Facebook user account information is a coveted commodity for hackers who might publish it in the public domain or sell it to third-party organizations and agencies for marketing purposes. On top of that, leaks of user account data from Facebook partners' databases cannot be ruled out. In this article, we'll talk about how to avoid a hacker attack on your account and how to check if your data has been stolen or leaked to the public.
News of another hacker attack on Facebook and its Messenger is frequent. Thus, according to cybersecurity company Group-IB, owners of Facebook Messenger accounts in 84 countries around the world may receive tempting offers to download new, improved versions of the application - for example, the Gold version. These offers use the official Facebook logo and name, but they are fraudulent, and their creators' goal is to gain access to users' accounts. No way you should click on any links, much less fill out any forms, unless you are sure they are from the official app store or Facebook itself.
In April 2021 it was revealed that the personal data of more than 500 million Facebook users had been published on an online forum. This data included unique identification numbers of Facebook users, information about their location, work, the field of activity, etc. Facebook representatives said that old data dating back to before 2019 had been stolen, and assured users that the problem had been discovered and fixed in August 2019. However, this has not diminished the discontent and distrust of account holders...
It is quite difficult to know for sure if your data ended up in the leak. In addition, it is important to understand that searching and accessing databases itself, can involve certain responsibilities and risks - in some countries, such as the United States, access to and possession of stolen data is often considered a violation of the Computer Fraud and Abuse Act.
The Google search engine periodically sends users special notifications when their data (mainly passwords for various services and applications) have been compromised. We recommend check these notifications and promptly change passwords.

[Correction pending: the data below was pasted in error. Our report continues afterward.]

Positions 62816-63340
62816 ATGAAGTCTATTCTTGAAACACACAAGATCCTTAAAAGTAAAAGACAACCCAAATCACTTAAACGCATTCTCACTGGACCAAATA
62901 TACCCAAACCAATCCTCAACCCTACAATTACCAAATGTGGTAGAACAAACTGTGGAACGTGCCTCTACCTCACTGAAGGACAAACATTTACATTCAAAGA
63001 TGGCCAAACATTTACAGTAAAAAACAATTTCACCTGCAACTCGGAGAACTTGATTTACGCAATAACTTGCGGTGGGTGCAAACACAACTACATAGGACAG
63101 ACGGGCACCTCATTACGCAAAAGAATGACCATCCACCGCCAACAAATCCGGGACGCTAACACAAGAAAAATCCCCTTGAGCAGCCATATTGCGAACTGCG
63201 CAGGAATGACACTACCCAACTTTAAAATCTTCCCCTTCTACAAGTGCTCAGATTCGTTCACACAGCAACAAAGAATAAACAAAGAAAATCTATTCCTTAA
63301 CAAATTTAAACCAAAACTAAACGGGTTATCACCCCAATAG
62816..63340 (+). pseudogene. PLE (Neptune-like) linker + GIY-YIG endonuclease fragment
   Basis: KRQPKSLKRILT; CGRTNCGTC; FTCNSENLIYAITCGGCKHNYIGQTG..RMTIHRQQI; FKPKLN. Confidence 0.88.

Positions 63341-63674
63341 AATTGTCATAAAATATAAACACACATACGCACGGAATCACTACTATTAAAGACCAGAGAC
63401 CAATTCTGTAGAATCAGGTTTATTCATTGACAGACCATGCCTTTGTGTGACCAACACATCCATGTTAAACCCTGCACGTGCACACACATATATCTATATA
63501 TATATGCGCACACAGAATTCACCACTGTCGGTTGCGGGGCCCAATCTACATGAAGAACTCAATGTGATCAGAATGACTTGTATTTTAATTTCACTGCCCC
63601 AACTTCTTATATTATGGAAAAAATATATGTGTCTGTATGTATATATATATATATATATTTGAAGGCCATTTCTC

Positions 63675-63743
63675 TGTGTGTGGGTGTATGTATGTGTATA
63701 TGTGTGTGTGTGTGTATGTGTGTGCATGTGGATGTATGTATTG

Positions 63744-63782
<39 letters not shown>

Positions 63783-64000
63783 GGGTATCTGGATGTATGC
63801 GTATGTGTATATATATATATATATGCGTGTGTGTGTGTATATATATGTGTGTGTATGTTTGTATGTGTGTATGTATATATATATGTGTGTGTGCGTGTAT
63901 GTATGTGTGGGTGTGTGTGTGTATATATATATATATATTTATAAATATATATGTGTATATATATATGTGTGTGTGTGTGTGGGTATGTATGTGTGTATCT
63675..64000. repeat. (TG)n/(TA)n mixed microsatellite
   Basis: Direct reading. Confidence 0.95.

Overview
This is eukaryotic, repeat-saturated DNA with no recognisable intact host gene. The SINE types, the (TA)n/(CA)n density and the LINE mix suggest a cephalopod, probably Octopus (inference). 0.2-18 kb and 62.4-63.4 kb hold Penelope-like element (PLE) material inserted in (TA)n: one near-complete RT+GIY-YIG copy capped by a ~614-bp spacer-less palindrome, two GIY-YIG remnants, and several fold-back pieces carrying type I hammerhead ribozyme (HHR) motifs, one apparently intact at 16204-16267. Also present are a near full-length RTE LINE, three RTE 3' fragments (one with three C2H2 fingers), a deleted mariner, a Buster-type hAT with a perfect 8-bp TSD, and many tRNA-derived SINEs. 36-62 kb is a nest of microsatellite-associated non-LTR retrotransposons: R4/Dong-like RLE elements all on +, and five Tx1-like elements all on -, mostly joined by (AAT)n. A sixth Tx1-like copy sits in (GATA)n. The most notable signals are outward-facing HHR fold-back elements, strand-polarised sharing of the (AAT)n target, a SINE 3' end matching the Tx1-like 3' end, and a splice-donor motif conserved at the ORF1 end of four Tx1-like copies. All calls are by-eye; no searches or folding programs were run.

There is an independent service Have I Been Pwned that you can use to check if your email address and phone number have ended up in one of these illegal databases on the Internet. You can search by e-mail or phone number. However, we can't recommend it as a database that captures all cases of such leaks.
The most high-profile case of Facebook user account data leaks was scandal around the transfer of information about millions of accounts to the British company Cambridge Analytica. As a result of this leak, Facebook offered users a simple way to find out if their data had been used by Cambridge Analytica.
If you participated in "This Is My Digital Life," or other banned apps campaigns, you will be informed. Otherwise, Facebook will confirm that no information was shared.
In addition, in a wave of heightened privacy concerns, Facebook has provided a tool to identify apps and websites that have been authorized with the provision of user data. These apps and sites will also have limited access to the data. With the new account settings, it is easier to find and manage your security settings.
To find out which apps and websites have access to your Facebook data, click this link to open the Apps and Websites page. Select the Active tab to see which apps and sites are currently active. If an app is displayed in this list, it can only receive the information it has been given:
On this page, select the View and edit option next to each application or site - this will open a window with the information provided to that particular service:
Here you can easily manage the visibility of the application, as well as access the information that is shared with it, view the actions it can perform, and change or complete authorization.
The Expired tab at the top of the page lets you see which connections have expired. This means that these apps and sites can access previously provided data, but any new data will not be used because the connection has expired. Note that you will still be able to use your Facebook account to log in to these services.
The Removed tab at the top of the page displays all the apps and sites that have been removed. Like the list of expired apps and websites, these services may still have access to some information. However, they will not be able to send new data requests.
Many people are concerned about the scandals surrounding Facebook user data leaks. You are not alone if you want to delete your account for this reason. To delete your Facebook account, you have two options: temporary deactivation and permanent deletion. Learn more how to temporarily deactivate or permanently delete your Facebook account.
Before you completely delete your account, you can extract (copy) all your data from Facebook. Learn how to download Facebook data to your computer or mobile device.
If your Facebook account or Facebook Messenger account has been compromised, you can tell the social network's technical support team. Learn how to recover your Facebook account.
N. B.: Want to know new ways to protect your information on Facebook? Read this article about secret conversation feature on Facebook Messenger that encrypts your conversations.
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